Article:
Part Two, Project 3, Exercise 1- Using Markers or Dip Pens

Work out at least three alternative compositions for your objects and other material, and test colour combinations in your sketchbook. Use a collection of markers with different sized fibre tips, from fine points to wedge shapes. Choose a variety of colours in different tonal values. Pick some vibrant coloured inks and have ready a couple of different widths of nibs for your dip pens. Try using both media together. Once you’ve tested a few compositional possibilities, select the one you feel works best and recreate it on an A4 or A3 sheet (or use a found surface).

I spent a bit of time playing with different pens and dip pens in my sketchbook before creating a final drawing.  I was thinking about the concepts of cartoons and pop art and thinking about how to create a lively “pop” image.  I wanted to move away from literal representation towards flattening and brightening a bold picture with intense colours.


Brush pen and marker pens on  A3 250gsm bristol board (extra smooth).  In this first attempt I was thinking about trying to flatten the image whilst still drawing in shadow and tone.  I felt the cherry tomatoes worked well- I liked the cartoon-like highlights, which I forgot to put into the other fruit.  I tried dabbing ink off the page with a wet towel which smudged the finish and detracted from what I was attempting to do. I like the effect of the bold outlining which added to the cartoon style.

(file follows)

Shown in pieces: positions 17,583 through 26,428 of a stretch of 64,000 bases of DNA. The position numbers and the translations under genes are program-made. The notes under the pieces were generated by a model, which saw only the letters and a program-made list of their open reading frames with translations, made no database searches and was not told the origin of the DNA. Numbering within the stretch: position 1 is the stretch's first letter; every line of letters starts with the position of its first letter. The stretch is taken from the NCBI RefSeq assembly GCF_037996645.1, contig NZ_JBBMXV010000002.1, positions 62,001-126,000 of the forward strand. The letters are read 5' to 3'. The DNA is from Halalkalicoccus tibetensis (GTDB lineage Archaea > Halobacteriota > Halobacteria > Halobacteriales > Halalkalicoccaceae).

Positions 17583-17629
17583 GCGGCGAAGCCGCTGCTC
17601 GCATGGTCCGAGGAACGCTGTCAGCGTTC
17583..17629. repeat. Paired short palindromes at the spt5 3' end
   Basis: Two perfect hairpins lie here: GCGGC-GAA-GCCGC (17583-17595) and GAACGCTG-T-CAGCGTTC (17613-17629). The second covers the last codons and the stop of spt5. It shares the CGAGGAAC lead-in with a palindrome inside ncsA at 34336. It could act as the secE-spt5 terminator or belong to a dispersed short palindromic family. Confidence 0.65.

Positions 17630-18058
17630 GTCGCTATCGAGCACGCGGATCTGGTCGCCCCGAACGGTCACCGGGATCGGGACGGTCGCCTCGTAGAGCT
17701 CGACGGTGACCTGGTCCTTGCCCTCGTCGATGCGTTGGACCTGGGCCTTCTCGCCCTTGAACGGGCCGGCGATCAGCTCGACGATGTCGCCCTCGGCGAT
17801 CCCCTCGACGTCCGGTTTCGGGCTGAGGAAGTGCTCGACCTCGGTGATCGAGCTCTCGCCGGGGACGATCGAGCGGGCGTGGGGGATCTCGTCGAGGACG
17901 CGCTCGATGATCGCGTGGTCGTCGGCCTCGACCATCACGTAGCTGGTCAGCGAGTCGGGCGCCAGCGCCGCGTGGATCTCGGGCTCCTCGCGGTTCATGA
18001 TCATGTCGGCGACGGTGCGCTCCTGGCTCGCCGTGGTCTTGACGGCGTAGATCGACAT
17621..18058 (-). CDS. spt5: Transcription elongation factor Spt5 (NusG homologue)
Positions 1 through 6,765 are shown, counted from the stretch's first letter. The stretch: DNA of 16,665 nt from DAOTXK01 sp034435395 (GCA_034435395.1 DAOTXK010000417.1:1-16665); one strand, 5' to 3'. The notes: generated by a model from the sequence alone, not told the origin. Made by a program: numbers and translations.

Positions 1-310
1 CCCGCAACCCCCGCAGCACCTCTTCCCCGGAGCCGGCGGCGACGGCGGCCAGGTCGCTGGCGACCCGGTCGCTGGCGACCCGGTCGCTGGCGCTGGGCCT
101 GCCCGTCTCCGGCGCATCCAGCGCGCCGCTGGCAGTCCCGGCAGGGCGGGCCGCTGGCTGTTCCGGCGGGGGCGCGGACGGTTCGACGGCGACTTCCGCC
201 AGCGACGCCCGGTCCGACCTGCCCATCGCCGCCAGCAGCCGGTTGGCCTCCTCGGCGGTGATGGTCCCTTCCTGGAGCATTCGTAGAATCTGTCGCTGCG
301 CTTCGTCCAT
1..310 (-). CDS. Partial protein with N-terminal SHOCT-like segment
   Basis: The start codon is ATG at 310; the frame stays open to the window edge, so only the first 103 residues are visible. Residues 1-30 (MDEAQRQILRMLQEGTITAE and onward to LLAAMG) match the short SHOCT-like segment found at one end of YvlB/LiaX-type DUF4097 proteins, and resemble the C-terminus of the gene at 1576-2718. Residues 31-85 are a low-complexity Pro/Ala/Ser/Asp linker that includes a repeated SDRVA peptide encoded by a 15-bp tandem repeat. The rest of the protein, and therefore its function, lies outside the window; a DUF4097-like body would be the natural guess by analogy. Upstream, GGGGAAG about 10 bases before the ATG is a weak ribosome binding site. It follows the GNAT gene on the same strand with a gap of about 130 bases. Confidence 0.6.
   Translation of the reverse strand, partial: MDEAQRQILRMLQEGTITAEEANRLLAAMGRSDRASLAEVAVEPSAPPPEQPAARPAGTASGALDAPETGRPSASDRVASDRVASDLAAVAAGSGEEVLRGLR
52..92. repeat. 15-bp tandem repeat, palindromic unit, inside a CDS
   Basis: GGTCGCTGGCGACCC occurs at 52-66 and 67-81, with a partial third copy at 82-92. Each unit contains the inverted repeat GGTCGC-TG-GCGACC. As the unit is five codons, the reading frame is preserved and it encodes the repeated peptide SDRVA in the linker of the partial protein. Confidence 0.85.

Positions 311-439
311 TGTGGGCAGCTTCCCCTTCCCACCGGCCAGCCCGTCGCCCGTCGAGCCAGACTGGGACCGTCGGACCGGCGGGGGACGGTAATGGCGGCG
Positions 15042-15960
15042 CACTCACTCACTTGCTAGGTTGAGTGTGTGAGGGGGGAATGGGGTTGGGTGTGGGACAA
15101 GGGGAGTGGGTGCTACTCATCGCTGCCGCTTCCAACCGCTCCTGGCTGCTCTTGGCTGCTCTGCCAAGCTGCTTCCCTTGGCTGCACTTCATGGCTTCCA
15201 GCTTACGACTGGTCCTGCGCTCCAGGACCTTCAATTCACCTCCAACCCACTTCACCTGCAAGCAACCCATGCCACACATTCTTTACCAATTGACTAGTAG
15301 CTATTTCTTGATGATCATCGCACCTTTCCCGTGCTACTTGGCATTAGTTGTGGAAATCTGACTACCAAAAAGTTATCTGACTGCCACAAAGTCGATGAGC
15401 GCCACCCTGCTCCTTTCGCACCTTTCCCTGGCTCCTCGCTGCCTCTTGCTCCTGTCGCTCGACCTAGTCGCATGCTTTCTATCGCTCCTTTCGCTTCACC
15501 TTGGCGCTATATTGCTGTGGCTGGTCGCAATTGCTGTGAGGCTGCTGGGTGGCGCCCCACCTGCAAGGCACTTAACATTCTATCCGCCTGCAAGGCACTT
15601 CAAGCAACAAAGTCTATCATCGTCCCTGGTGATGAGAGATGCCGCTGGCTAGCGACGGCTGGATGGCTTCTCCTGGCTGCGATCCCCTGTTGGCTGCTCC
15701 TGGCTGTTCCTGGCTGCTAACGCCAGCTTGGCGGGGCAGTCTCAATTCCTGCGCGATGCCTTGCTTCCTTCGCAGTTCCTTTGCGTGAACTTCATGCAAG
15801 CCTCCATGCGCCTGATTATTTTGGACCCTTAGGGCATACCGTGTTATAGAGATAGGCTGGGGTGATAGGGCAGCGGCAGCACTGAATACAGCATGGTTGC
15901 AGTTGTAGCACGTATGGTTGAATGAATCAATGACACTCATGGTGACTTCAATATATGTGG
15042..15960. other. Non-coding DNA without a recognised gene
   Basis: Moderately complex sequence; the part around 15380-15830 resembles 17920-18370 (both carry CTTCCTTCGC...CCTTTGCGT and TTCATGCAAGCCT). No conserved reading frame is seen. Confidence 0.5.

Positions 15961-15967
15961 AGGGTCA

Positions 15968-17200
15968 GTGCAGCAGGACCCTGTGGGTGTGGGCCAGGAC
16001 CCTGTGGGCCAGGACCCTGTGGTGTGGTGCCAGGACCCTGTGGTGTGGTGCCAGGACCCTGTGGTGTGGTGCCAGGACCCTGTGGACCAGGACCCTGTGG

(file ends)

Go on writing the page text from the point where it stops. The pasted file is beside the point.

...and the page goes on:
Dip pen & ink and marker pens on A3 250gsm bristol board (extra smooth).  This time I decided to go with my natural instinct to represent detail and form in the objects but to enjoy using bright unrealistically vivid colours.  I started in the lightest areas on each piece of fruit and built up through mid tones to the darkest colours.   Whilst trying to represent the textures of each piece of fruit I was not attempting to create photorealism and I enjoyed using different squiggly lines to suggest the citrus fruit skin (more suggestion that realistic texture).  I think the apple works the best; it looks very round and vivd and juicy!

Lastly, I added the background, from my imagination, but I was annoyed that I put the edge of the surface the fruit was sitting on too low so it looks as if the pepper is about to fall off the table!  If I did this again I would make sure I set up a background to draw from.   I chose bright but contrasting colours for the background to exaggerate the intensity of the fruit colours.  I really liked the way the (Sharpie) marker pens worked in layers.  The first colours were true and all subsequent colours blended nicely with those beneath.  I used dip pen last to add detail and outline in places- again to increase the impact and contrast of bright colours against the dark areas.



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